This past January, GIA released David Haas’s book I Will Bring You Home: Songs of Prayer, Stories of Faith, an amazing volume telling the stories behind more than 130 of his best-loved songs. But looked at all together, this book is not just about the songs—it tells the story of a life, of a vocation and a calling. An autobiography in music, if you will. It also gives the reader a first-hand look at music in the Church after the Second Vatican Council: who the people were, what it was like to live and work and compose in that time, all seen and told through the lens of one person who, almost to his own surprise, found himself on the front lines of the shifting culture. In my capacity as an editor at GIA, I was lucky enough to get to work with David on the book, and it was really fun getting to walk through these stories and get to know David better through them—by the time you finish, you feel like you’re listening to an old friend.
(A little commercial here—please don’t forget to register for GIA’s Fall Institute, taking place in Chicago just next week, October 11-13. David will be there speaking, and he and Lori True and Zach Stachowski will be giving a concert on Thursday night October 11, entitled “God will Delight”—you won’t want to miss it, and you won’t want to miss the other wonderful clinicians we have coming, people like Michael Joncas, James Jordan, Ola Gjeilo—I think we are still taking registrations, so head over to the institute website at institute.giamusic.com and come join us!
End of commercial.:-) )
So–A few months ago David was at GIA on one of his fairly frequent visits here, and he was kind enough to sit down and have a conversation with me, and it was great talking with him—I joked afterwards that I thought we might have two podcasts worth of stuff recorded, and even though at the time it was meant as a joke, it turned out to be true. So this is Part 1 of a two-part podcast with David; we’ll release Part 2 in two weeks. This first part is a more general conversation about David’s life and development as a composer, the paths that led him to doing what he now does, and his overall thoughts and approach to composing. Part 2 delves more deeply into the question of spiritual and mental self-care for musicians—how do we keep going, how do we manage our work-life balance, how do we avoid burnout…Let’s face it, it’s not an easy life, but we continue to believe that what we do is important, and that we are needed in the vineyard. So please tune in in two weeks for that conversation.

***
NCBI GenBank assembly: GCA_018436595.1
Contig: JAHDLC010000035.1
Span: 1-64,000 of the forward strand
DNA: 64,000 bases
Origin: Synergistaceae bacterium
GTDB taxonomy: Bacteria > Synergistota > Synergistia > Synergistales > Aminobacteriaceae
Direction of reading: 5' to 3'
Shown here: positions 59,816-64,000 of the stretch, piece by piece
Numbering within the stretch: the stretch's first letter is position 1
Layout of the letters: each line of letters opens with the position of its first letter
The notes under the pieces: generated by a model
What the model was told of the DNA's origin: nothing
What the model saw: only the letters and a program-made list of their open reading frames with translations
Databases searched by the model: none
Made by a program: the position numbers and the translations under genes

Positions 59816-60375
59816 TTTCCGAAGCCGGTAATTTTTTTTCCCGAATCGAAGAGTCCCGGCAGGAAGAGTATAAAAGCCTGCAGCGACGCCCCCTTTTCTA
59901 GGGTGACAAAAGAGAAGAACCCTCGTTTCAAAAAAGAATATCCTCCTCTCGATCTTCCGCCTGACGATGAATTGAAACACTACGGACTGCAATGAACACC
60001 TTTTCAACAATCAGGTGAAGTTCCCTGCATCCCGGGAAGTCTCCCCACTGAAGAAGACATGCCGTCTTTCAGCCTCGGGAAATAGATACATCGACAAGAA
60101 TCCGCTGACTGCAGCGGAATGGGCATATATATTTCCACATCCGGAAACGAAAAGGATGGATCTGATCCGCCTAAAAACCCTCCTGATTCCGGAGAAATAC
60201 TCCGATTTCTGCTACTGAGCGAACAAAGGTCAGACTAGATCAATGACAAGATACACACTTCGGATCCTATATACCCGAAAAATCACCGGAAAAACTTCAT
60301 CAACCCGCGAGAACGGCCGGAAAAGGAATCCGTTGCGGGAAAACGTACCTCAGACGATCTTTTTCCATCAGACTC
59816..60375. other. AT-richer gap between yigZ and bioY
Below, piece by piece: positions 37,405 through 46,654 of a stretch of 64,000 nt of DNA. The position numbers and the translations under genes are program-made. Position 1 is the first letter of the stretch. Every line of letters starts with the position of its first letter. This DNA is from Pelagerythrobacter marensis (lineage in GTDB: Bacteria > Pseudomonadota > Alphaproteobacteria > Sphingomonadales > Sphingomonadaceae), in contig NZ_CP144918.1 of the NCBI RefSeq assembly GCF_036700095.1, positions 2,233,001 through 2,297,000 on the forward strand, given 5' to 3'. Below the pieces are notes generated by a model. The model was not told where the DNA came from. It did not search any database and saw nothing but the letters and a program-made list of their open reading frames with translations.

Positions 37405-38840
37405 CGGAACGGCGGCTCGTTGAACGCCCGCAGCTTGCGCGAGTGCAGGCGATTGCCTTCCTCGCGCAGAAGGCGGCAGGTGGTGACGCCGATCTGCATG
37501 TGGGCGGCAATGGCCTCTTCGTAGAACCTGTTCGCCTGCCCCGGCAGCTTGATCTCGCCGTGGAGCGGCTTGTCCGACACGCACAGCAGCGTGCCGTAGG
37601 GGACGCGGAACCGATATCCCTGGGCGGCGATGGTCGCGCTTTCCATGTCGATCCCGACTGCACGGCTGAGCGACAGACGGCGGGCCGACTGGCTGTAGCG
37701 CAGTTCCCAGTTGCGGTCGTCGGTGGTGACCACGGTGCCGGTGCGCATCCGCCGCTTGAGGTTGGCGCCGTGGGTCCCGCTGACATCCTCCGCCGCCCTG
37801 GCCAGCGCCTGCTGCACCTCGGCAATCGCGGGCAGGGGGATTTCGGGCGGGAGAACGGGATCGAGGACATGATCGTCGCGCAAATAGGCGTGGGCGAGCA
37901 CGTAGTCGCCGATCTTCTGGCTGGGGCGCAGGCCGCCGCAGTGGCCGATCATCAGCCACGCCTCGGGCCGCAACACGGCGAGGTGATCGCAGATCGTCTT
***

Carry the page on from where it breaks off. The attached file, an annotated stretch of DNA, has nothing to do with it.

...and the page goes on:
So if you’ve ever wondered what the first liturgical song was David Haas ever composed, click “play” above, or subscribe to the podcast via iTunes, Google Play, or Stitcher…and then keep listening, to one of the best conversationalists and nicest, funniest human beings I’ve ever gotten to chat with. Enjoy!
The above selections can be found in their entirety on I Will Bring You Home, CD-1041.
SingAmen! the Podcast, with Jennifer Kerr Budziak
Sound by Jim Bogdanich
SingAmen! opening music: Promenade, by Bob Moore (from Let Every Instrument Be Tuned for Praise, CD-491, from Liturgical Suite #4, G-4789.. ©GIA Publications, Inc).
SingAmen! closing music: Amen, (from More Sublime Chant, CD-459, The Cathedral Singers, Richard Proulx, conductor. ©GIA Publications, Inc.)